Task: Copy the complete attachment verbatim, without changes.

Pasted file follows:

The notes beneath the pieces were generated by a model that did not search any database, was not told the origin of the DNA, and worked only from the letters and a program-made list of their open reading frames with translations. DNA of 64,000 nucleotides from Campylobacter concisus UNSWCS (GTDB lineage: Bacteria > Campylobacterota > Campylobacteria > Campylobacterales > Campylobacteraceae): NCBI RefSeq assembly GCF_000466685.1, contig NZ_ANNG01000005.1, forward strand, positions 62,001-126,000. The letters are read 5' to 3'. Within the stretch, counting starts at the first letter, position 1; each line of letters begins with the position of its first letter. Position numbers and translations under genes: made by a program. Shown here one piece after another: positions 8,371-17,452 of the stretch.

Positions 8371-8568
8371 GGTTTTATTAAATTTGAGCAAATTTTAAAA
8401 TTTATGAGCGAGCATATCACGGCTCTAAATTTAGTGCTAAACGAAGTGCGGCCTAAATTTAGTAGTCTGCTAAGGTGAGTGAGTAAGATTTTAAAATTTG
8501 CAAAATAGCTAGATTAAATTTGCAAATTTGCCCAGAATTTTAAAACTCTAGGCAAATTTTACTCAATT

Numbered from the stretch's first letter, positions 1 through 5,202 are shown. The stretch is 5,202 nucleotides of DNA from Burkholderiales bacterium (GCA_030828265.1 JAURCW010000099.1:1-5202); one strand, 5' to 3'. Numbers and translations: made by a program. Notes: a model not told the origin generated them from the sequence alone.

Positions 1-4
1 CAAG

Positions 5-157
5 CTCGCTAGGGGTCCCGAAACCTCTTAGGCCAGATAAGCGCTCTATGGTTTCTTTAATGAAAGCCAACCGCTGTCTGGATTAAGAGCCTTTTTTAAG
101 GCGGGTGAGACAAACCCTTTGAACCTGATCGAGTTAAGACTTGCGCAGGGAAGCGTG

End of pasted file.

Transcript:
The notes beneath the pieces were generated by a model that did not search any database, was not told the origin of the DNA, and worked only from the letters and a program-made list of their open reading frames with translations. DNA of 64,000 nucleotides from Campylobacter concisus UNSWCS (GTDB lineage: Bacteria > Campylobacterota > Campylobacteria > Campylobacterales > Campylobacteraceae): NCBI RefSeq assembly GCF_000466685.1, contig NZ_ANNG01000005.1, forward strand, positions 62,001-126,000. The letters are read 5' to 3'. Within the stretch, counting starts at the first letter, position 1; each line of letters begins with the position of its first letter. Position numbers and translations under genes: made by a program. Shown here one piece after another: positions 8,371-17,452 of the stretch.

Positions 8371-8568
8371 GGTTTTATTAAATTTGAGCAAATTTTAAAA
8401 TTTATGAGCGAGCATATCACGGCTCTAAATTTAGTGCTAAACGAAGTGCGGCCTAAATTTAGTAGTCTGCTAAGGTGAGTGAGTAAGATTTTAAAATTTG
8501 CAAAATAGCTAGATTAAATTTGCAAATTTGCCCAGAATTTTAAAACTCTAGGCAAATTTTACTCAATT

Numbered from the stretch's first letter, positions 1 through 5,202 are shown. The stretch is 5,202 nucleotides of DNA from Burkholderiales bacterium (GCA_030828265.1 JAURCW010000099.1:1-5202); one strand, 5' to 3'. Numbers and translations: made by a program. Notes: a model not told the origin generated them from the sequence alone.

Positions 1-4
1 CAAG

Positions 5-157
5 CTCGCTAGGGGTCCCGAAACCTCTTAGGCCAGATAAGCGCTCTATGGTTTCTTTAATGAAAGCCAACCGCTGTCTGGATTAAGAGCCTTTTTTAAG
101 GCGGGTGAGACAAACCCTTTGAACCTGATCGAGTTAAGACTTGCGCAGGGAAGCGTG